N4618 3.9 [basic.types]/9 defines scalar:

Arithmetic types (3.9.1), enumeration types, pointer types, pointer to member types(3.9.2), std::nullptr_t, and cv-qualified versions of these types (3.9.3) are collectively called scalar types.

N4618 3.9.1 [basic.fundamental]/8 defines arithmetic types:

Integral and floating types are collectively called arithmetic types.

So void is not an arithmetic type, so it's not a scalar, so it cannot be zero-initialized, so it cannot be value-initialized, so it cannot be direct-initialized, so the expression is not valid.

Apart from the initialisation, void() and void{} would work the same way, producing a prvalue expression of type void. Even though you cannot have a result object for an incomplete type, and void is always incomplete:

N4618 3.9.1 [basic.fundamental]/9 (bold mine):

A type cv void is an incomplete type that cannot be completed; such a type has an empty set of values.

decltype specifically allows incomplete types:

N4618 7.1.7.2 [decl.type.simple]/5 (bold mine):

If the operand of a decltype-specifier is a prvalue, the temporary materialization conversion is not applied (4.4) and no result object is provided for the prvalue. The type of the prvalue may be incomplete.


In C++14, N4296 5.2.3 [expr.type.conv] is differently worded. The braced form was almost an afterthought to the parenthesised version:

A simple-type-specifier (7.1.6.2) or typename-specifier (14.6) followed by a parenthesized expression-list constructs a value of the specified type given the expression list. If the expression list is a single expression, the type conversion expression is equivalent (in definedness, and if defined in meaning) to the corresponding cast expression (5.4). If the type specified is a class type, the class type shall be complete. If the expression list specifies more than a single value,the type shall be a class with a suitably declared constructor(8.5,12.1), and the expression T(x1, x2, ...) is equivalent in effect to the declaration T t(x1, x2, ...); for some invented temporary variable t, with the result being the value of t as a prvalue.

The expression T(), where T is a simple-type-specifier or typename-specifier for a non-array complete object type or the (possibly cv-qualified) void type, creates a prvalue of the specified type, whose value is that produced by value-initializing (8.5) an object of type T; no initialization is done for the void() case. [Note: if T is a non-class type that is cv-qualified, the cv-qualifiers are discarded when determining the type of the resulting prvalue (Clause 5). —end note]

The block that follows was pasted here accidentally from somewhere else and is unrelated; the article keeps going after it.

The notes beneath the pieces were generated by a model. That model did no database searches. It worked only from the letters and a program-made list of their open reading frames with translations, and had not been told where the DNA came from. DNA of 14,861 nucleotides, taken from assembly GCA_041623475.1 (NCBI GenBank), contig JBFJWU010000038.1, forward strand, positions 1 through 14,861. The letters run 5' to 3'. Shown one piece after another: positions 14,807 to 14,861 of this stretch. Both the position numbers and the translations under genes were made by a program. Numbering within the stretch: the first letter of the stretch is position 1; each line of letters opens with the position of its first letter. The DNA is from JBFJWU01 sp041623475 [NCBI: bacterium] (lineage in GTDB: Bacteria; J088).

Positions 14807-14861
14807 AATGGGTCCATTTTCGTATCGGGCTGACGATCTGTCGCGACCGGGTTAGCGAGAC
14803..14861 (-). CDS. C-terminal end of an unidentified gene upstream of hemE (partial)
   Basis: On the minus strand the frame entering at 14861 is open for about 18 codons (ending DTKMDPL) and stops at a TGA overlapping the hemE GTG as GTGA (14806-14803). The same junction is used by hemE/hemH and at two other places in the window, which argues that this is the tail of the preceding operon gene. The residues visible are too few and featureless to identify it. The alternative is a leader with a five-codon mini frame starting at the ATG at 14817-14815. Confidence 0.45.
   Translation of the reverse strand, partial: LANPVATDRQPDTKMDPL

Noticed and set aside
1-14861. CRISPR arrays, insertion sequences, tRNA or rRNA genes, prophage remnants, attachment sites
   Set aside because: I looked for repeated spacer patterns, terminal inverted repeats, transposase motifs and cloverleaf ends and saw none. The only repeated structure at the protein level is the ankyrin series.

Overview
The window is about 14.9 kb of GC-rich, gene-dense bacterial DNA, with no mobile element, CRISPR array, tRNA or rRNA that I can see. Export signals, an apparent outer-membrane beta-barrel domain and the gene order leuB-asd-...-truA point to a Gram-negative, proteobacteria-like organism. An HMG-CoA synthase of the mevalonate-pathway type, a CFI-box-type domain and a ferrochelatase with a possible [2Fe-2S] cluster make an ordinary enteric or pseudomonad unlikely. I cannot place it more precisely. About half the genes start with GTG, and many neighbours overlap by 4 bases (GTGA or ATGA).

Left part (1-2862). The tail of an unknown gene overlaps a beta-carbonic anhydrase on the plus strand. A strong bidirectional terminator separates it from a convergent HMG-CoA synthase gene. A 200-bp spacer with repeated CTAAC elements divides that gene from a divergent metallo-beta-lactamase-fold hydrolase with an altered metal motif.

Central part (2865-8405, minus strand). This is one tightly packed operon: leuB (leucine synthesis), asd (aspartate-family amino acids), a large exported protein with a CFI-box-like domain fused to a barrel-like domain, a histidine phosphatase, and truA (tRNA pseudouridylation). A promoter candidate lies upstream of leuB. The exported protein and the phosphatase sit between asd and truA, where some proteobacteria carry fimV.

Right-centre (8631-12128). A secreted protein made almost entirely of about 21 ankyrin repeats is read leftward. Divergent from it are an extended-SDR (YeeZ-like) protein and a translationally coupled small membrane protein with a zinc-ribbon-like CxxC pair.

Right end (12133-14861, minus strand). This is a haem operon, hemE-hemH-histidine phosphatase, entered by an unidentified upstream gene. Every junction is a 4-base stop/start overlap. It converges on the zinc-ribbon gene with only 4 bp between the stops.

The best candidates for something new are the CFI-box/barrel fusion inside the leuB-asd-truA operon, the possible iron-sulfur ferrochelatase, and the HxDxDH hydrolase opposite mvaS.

Similarly, a simple-type-specifier or typename-specifier followed by a braced-init-list creates a temporary object of the specified type direct-list-initialized (8.5.4) with the specified braced-init-list, and its value is that temporary object as a prvalue.

The effect is the same for our purposes, the change relates to P0135R1 Wording for guaranteed copy elision through simplified value categories, which removed temporary object creation from expressions. Instead, the context of the expression provides a result object to be initialised by the expression, if the context needs it.

As noted above, decltype (unlike sizeof or typeid) doesn't provide a result-object for the expression, which is why void() works even though it cannot initialise a result object.


I feel that the exception in N4618 5.2.3 [expr.type.conv] ought to be applied to void{} too. It means that guidelines around {} get more complex. See for example ES.23: Prefer the {} initializer syntax in the C++ Core Guidelines, which would currently recommend decltype(void{}) over decltype(void()). decltype(T{}) is more likely to be where this one bites you...

  • A bit late, but apparently a good answer. Thank you. I'll read it carefully as soon as possible. – skypjack Apr 23 '17 at 20:32
  • Re-reading the C++14 version, I think it ("Similarly") would have allowed void{} which is now explicitly excluded. This seems even more like a defect to me now. – TBBle Apr 30 '17 at 0:55